Seemingly it indicates that Kim indeed has some health problems and, quite likely, is now undergoing some treatment. But is also seems that the problem is not seen by the Pyongyang leadership as urgent or sudden.
If some rumors the present author has heard before are correct, it appears that preparations for his treatment have been underway for few months. This considerably increases chances for medically successful outcome, and therefore, at all likelihood, the ``Great Marshal of the Revolution'' will return to his quite luxurious command post in few weeks or months.
There is nothing unusual when a man in his late 60s, suffering from diabetes and kidney disease and rather unhealthy lifestyle has medical problems which requires a stay in the hospital. Even stroke, though we cannot be sure whether it was indeed stroke, is not very surprising, but with the best available doctors the patient is likely to recover completely or almost completely.
However, this wave of speculating reminded us of two things. First, Kim is mortal, and he will die sooner or later. This appears a very banal statement, but it often seems that decision makers, especially in Seoul, tend to forget this truism.
Second, it is still useful to realize that our knowledge of North Korea's high politics remains limited to the extreme. The recent reports which provided the audience with details of Kim's treatment or his recovery can be safely dismissed as fantasies.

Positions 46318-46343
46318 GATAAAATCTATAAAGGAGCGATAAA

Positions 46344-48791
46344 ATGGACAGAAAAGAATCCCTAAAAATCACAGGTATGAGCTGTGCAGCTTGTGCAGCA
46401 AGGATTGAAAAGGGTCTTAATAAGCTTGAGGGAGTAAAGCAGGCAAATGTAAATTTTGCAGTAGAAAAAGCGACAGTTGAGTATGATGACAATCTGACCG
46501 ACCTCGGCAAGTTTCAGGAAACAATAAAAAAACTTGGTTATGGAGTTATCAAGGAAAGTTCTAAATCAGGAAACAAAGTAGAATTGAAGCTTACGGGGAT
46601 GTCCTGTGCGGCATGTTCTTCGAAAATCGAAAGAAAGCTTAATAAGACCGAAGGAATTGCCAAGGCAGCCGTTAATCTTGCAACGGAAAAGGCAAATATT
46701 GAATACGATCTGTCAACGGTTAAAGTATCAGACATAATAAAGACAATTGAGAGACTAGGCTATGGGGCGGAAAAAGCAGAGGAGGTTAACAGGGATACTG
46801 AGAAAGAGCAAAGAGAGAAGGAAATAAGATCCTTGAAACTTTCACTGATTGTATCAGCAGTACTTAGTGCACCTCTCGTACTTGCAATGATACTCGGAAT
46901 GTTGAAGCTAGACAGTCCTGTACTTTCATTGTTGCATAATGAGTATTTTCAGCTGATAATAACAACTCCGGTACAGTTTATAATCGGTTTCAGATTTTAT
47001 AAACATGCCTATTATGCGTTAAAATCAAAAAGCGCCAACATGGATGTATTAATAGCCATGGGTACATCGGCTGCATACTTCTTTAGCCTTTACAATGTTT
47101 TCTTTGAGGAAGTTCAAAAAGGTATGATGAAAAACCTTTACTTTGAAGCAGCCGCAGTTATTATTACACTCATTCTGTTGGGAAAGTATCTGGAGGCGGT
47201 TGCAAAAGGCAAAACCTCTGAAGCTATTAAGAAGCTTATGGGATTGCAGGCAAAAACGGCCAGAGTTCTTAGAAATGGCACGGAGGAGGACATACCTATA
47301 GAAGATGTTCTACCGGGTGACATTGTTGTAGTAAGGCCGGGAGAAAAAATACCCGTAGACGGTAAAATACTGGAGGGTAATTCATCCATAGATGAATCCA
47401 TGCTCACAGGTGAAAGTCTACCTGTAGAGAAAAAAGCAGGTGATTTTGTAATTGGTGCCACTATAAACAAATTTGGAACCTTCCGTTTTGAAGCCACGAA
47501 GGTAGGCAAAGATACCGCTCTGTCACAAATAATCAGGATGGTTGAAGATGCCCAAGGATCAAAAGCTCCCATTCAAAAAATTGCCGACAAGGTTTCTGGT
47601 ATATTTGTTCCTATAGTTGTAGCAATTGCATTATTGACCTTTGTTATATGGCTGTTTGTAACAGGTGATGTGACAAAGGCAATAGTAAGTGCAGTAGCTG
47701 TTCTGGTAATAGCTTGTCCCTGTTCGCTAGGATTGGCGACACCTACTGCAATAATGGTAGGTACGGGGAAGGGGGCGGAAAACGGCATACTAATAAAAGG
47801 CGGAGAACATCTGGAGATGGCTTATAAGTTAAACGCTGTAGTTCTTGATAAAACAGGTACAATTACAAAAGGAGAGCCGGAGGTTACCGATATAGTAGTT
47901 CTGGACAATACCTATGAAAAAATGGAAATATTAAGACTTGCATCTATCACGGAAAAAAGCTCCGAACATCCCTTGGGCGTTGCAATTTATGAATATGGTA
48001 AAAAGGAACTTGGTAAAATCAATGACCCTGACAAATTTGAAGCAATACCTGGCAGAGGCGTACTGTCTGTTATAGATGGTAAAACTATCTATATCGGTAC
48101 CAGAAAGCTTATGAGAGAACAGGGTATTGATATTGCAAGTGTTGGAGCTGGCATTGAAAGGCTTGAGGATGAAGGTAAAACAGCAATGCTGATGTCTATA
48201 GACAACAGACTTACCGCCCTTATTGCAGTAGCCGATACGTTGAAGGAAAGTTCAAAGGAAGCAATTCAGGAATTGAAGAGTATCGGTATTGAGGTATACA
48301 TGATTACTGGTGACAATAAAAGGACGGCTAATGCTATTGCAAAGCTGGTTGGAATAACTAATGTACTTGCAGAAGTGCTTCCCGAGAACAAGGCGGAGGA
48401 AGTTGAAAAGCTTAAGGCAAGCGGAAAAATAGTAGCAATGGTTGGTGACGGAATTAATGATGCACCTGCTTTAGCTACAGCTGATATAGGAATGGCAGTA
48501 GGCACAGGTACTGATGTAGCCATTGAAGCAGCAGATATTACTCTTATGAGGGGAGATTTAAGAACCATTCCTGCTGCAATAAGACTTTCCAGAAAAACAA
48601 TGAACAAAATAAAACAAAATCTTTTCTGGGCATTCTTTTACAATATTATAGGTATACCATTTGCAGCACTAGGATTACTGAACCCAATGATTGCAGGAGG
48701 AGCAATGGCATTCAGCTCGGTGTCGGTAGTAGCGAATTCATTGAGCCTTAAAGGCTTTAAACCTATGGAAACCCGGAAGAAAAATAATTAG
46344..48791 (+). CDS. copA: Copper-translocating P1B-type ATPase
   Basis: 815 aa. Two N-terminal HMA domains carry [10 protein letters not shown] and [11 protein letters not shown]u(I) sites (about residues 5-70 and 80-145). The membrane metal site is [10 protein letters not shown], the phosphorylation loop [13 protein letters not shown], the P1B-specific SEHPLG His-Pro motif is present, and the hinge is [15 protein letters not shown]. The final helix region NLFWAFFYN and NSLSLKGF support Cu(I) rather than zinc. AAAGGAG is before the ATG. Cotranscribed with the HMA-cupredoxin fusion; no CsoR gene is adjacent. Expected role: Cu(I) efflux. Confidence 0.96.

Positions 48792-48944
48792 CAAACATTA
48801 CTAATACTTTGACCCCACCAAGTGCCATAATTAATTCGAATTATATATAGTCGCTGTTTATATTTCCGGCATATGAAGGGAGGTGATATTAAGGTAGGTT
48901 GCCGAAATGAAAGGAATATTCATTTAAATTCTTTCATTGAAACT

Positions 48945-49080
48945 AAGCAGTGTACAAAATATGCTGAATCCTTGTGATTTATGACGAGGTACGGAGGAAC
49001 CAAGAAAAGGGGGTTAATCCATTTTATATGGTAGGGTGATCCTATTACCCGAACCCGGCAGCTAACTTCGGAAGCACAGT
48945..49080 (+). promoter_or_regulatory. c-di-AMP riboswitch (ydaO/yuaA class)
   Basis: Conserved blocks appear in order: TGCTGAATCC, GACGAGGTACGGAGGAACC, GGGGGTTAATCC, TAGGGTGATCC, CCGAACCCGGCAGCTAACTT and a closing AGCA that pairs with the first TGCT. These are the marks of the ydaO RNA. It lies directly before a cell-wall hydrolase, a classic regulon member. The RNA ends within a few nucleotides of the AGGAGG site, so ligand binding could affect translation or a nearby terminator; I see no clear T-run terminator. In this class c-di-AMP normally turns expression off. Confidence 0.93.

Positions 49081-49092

Of course, one cannot complete rule out that some intelligence service has managed to infiltrate Kim's entourage though the present author is rather skeptical about this supposition.
However, even if this is the case, spies are not famous for their willingness to share their findings with general public. Loose lips not necessarily sink ships but definitely kill agents. The lay observers, however, do not know much. Our knowledge of North Korean life has increased remarkably in recent years, but the palaces of the ruling elite still remain enigmatic.
Take, for example, the talks about succession, the endless speculations on who of the three or four possible candidates will succeed Kim. Will it be his older son, Kim Jong-nam? Or should we place our bets on the second son, Kim Jong-chol? Or, perhaps, we should take seriously the current chief wife of the Dear Leader, Kim Ok? In recent weeks, we have heard a lot of speculations like this, but we should not forget that we know almost nothing about any of those candidates.